Michael Jung, November 5, 2011 (view all comments by Michael Jung)
I read this book after seeing the movie version -- so I was pleasantly surprised to find that there were sufficient differences between the film and the book for me to still be surprised several times during my reading.
The basic plot is the same -- rival magicians Angier and Borden begin a feud in the late 1800s that causes each illusionist to perform increasingly dangerous stunts to discredit and one-up the other -- until one goes too far.
Unlike the movie, however, which concentrated exclusively on the feud, the book shows how the magicians' actions had tragic consequences for their descendants, as the story is told through a frame narrative set in modern times. What these great-grandchildren learn about their past is just as (if not more) disturbing as the grotesque revelation at the end of Nolan's film version and says a lot about how old sins continue to punish future generations.
Tara McDaniel, January 25, 2010 (view all comments by Tara McDaniel)
Forget the movie. Read the book instead! It's gothic and emerging modern science put together. Loved the narrative strands, the old time magic, the portals and seances and card trickery. There's some trickery in the narrative, too. I was totally surprised (and delighted) at the end. The story will keep you guessing.
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Tor Books -
"Publishers Weekly Review"
by Publishers Weekly,
"Remarkably akin to the style of the late Robertson Davies...Priest has brought it off with great imagination and skill." Publishers Weekly
by San Francisco Chronicle,
"Hypnotic....The Prestige provides the satisfaction of an ambitious and well-told entertainment."
by Entertainment Weekly,
"Extraordinary...like a dazzling magic act!"
by Time Out London,
"Just as a magic act should be: filled with haunting marvels."
by The Sunday Times,
"Nothing quite prepares you for the sinister complexity and imaginative flair off The Prestige....Magnificently eerie."
by New Scientist,
"Beautifully written....Priest masters the merging of SF and mainstream, and The Prestige is his finest novel to date."
by Kirkus Reviews,
"A taut, twisting, prize-winning story....An unexpectedly compelling fusion of weird science and legerdemain."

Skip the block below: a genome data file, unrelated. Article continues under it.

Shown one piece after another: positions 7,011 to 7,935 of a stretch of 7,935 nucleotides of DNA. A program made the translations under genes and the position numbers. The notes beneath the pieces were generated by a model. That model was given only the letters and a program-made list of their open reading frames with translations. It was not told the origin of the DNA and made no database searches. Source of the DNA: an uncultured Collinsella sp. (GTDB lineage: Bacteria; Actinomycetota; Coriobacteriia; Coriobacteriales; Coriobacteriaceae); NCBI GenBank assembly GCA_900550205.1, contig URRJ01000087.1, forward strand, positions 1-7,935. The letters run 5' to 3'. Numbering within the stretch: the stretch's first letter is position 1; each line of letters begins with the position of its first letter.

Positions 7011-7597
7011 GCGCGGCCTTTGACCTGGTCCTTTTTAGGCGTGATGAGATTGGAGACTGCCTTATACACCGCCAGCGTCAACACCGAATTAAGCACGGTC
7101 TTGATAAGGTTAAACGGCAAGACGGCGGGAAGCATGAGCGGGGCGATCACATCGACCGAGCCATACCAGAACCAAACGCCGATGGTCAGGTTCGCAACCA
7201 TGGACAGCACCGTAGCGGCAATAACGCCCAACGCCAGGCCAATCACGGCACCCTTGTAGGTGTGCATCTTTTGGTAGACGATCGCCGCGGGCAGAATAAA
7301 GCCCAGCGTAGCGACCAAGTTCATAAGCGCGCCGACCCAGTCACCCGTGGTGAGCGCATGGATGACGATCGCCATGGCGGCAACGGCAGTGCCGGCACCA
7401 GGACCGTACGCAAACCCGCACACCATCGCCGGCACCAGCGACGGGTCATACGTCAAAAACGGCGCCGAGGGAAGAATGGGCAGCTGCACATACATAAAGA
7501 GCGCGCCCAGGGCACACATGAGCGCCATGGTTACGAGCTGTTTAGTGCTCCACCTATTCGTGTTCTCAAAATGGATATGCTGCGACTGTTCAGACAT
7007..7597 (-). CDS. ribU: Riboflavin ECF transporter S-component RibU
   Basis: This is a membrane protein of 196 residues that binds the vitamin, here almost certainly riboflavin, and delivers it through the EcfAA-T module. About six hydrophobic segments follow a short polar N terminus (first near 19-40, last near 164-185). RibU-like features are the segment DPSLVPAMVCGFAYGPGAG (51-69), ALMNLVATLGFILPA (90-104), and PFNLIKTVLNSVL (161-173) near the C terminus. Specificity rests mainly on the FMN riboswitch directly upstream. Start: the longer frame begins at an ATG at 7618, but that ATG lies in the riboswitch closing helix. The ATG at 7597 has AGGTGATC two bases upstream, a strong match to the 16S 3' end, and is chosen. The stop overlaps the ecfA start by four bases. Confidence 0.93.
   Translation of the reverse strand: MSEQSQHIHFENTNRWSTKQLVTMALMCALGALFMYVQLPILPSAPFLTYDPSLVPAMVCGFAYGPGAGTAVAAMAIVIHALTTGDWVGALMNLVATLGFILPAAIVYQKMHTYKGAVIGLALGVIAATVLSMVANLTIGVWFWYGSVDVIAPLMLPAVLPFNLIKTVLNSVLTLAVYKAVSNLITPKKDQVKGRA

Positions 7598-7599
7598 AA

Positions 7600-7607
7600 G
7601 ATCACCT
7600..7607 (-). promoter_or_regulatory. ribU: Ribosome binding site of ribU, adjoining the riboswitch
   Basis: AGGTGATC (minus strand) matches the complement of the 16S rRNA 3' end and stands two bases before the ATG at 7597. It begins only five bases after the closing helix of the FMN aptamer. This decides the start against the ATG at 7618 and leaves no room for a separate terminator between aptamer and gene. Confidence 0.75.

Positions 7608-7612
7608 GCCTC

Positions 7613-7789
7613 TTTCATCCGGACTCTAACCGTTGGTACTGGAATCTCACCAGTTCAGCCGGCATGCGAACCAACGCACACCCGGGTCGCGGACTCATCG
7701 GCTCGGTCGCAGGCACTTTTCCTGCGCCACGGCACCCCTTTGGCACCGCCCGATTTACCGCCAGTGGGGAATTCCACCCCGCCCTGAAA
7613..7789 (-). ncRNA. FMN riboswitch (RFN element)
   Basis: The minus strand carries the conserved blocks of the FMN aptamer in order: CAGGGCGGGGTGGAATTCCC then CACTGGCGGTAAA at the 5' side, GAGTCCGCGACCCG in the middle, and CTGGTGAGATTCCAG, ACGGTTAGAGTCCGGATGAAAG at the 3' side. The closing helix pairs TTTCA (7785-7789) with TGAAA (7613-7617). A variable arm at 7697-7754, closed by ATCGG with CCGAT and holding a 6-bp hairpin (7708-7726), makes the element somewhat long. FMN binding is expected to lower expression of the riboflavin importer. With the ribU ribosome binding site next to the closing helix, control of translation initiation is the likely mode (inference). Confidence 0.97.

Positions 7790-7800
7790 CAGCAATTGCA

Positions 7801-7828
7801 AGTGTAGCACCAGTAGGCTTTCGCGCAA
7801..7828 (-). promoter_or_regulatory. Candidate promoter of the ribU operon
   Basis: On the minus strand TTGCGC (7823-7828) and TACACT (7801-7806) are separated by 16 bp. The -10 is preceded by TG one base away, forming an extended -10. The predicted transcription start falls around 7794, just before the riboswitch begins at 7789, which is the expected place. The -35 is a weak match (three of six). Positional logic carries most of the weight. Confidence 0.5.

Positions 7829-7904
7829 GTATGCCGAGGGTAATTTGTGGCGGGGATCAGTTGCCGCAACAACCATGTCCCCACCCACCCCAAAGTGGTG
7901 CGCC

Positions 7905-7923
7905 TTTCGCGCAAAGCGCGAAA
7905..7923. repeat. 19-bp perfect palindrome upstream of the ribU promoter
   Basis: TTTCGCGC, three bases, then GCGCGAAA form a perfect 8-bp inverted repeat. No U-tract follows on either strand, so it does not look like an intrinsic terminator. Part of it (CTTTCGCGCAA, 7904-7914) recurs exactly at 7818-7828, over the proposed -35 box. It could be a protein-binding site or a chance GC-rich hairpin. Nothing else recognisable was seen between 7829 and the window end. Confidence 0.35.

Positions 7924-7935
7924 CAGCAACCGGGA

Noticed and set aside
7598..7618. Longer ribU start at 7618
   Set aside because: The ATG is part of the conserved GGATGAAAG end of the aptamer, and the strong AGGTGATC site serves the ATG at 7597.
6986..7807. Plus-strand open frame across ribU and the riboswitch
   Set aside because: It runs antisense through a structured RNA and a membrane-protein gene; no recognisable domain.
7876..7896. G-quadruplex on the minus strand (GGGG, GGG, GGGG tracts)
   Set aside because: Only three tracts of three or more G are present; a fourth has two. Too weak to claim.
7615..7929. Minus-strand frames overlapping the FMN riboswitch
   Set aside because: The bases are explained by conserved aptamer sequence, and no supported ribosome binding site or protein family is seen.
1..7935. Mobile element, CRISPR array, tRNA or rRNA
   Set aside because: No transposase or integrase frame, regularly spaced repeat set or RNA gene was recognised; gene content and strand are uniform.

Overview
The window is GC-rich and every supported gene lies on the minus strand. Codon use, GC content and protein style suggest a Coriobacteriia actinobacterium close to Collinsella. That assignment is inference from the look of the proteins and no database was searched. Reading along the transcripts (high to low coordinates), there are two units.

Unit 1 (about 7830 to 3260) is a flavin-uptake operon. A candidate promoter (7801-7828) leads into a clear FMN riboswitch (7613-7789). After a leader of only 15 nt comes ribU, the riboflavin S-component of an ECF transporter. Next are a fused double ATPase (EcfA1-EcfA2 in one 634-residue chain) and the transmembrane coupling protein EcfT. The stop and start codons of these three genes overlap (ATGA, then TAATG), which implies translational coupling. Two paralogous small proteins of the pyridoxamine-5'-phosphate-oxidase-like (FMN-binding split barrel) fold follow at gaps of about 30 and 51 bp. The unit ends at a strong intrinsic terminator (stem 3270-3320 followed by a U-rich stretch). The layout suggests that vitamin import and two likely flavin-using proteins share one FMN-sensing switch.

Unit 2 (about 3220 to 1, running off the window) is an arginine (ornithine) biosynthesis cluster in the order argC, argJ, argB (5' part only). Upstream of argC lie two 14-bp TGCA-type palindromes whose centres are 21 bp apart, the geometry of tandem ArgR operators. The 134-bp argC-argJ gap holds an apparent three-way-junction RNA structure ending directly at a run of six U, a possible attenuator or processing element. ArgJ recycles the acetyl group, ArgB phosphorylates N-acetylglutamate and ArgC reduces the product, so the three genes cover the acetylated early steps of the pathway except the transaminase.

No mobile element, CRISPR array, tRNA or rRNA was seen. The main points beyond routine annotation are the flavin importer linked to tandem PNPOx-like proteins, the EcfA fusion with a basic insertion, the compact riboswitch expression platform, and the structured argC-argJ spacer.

"As ingenious as it is suspenseful."
by Gahan Wilson, Realms of Fantasy,
"[A] marvelously scary entertainment with one of the creepiest final revelations in recent years. Don't miss the magic show!"
by John Fowles,
"One of our most gifted writers."
by Entertainment Weekly,
"Extraordinary — like a dazzling magic act!"
by The Washington Post,
"A dizzying show of a novel....Imagine Possession rewritten by Barbara Vine....A brilliantly constructed entertainment!"
The winner of the 1995 World Fantasy Award
From one of the U.K.s most dazzling authors comes a brutal and funny novel about a pair of fraudulent psychic mediums that is itself an elaborate con game between fact and fiction, life and death—a book as verbally acrobatic as it is emotionally intense.
From one of the U.K.s most dazzling novelists—whom Richard Ford has called “a profound writer”—comes this daring new novel set in the unsteady, self-contained world of a luxury liner.
While on a transatlantic trip with her soon-to-be-fiancé Derek, Elizabeth unexpectedly runs into ex-lover Arthur, with whom she shares a shady past: The pair once worked as traveling spiritual mediums who conned the vulnerable by pretending to contact the spirits of departed loved ones. While Derek remains seasick and cabin-bound, Elizabeth wanders the ship, alternately avoiding and seeking out Arthur. Unable to avoid memories of their fractured past, she must face the deception they practiced even as she accepts the peace they brought to the grief-stricken who sought their services.
Intimately addressed to “you,” the reader, The Blue Book is both a portrait of two methodical con artists and a meditation on “how love is a private language, a set of codes, to which the outside world ought not admit impediment” (Telegraph). Irresistibly written, by turns comically wry and stunningly lyrical, with “some of the most unashamedly erotic writing since Nicholson Baker first contemplated a telephone receiver” (New Statesman), the book slowly, deliberately, and devastatingly reveals itself to the reader. The heartbreaking stakes are ultimately nothing less than fact and fiction, life and death.
In 1878, two young stage magicians clash in the dark during the course of a fraudulent séance. From this moment on, their lives become webs of deceit and revelation as they vie to outwit and expose one another.
Their rivalry will take them to the peaks of their careers, but with terrible consequences. In the course of pursuing each other's ruin, they will deploy all the deception their magicians' craft can command--the highest misdirection and the darkest science.
Blood will be spilled, but it will not be enough. In the end, their legacy will pass on for generations...to descendants who must, for their sanity's sake, untangle the puzzle left to them.
Soon to be a major motion picture starring HUGH JACKMAN, SCARLETT JOHANSSON, CHRISTIAN BALE, DAVID BOWIE, MICHAEL CAINE, ANDY SERKIS and directed by CHRISTOPHER NOLAN!
Powell's City of Books is an independent bookstore in Portland, Oregon, that fills a whole city block with more than a million new, used, and out of print books. Shop those shelves — plus literally millions more books, DVDs, and gifts — here at Powells.com.